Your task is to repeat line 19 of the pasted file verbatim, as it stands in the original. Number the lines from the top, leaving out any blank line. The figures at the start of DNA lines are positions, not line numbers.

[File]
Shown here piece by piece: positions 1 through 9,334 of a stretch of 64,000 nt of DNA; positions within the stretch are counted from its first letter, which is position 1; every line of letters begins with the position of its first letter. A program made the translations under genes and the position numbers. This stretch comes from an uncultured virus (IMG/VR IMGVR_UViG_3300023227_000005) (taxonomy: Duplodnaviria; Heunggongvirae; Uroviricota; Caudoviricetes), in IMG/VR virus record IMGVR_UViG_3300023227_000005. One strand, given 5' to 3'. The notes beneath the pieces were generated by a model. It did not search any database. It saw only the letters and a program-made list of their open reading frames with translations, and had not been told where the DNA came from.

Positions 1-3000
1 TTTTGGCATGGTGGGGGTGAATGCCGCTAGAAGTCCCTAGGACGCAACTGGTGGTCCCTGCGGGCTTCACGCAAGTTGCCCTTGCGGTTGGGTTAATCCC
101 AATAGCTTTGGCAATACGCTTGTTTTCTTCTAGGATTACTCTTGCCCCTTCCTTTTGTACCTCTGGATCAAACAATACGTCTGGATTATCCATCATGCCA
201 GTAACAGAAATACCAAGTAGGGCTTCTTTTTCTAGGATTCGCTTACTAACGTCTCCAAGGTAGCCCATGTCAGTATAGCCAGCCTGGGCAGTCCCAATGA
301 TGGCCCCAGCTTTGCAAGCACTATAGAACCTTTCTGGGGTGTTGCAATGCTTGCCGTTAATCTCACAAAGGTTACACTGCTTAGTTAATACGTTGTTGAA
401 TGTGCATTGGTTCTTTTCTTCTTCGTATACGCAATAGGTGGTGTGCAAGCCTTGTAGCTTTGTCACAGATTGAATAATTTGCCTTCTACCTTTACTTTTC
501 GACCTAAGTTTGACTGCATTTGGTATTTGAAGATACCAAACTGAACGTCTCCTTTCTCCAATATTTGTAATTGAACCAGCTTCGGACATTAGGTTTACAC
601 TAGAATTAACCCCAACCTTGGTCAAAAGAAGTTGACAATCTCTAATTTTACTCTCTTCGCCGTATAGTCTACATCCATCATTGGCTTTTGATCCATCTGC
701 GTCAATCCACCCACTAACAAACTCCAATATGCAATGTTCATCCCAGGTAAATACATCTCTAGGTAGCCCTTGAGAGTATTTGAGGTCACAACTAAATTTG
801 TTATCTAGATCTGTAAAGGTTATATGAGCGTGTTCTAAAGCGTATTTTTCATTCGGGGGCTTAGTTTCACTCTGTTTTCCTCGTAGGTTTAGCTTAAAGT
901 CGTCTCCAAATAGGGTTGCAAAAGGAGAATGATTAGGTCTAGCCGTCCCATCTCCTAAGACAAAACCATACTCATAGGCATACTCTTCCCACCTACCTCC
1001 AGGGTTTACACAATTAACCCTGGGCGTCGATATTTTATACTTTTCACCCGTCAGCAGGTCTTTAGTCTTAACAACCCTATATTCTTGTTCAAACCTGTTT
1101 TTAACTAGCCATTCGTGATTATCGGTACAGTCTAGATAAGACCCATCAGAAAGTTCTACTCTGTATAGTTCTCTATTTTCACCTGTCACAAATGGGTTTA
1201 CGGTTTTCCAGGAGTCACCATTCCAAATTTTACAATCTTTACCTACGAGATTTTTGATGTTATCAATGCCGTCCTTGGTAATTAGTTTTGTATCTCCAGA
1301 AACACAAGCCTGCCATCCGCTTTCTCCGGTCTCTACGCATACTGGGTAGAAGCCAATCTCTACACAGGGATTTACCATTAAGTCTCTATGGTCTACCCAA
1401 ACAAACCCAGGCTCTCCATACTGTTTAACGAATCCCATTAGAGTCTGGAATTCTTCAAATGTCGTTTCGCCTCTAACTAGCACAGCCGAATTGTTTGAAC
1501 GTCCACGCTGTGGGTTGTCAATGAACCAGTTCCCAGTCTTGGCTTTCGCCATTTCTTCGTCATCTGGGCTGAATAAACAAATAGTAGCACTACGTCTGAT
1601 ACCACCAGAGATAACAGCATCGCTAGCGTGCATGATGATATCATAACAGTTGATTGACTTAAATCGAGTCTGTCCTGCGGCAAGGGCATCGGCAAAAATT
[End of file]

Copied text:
1601 ACCACCAGAGATAACAGCATCGCTAGCGTGCATGATGATATCATAACAGTTGATTGACTTAAATCGAGTCTGTCCTGCGGCAAGGGCATCGGCAAAAATT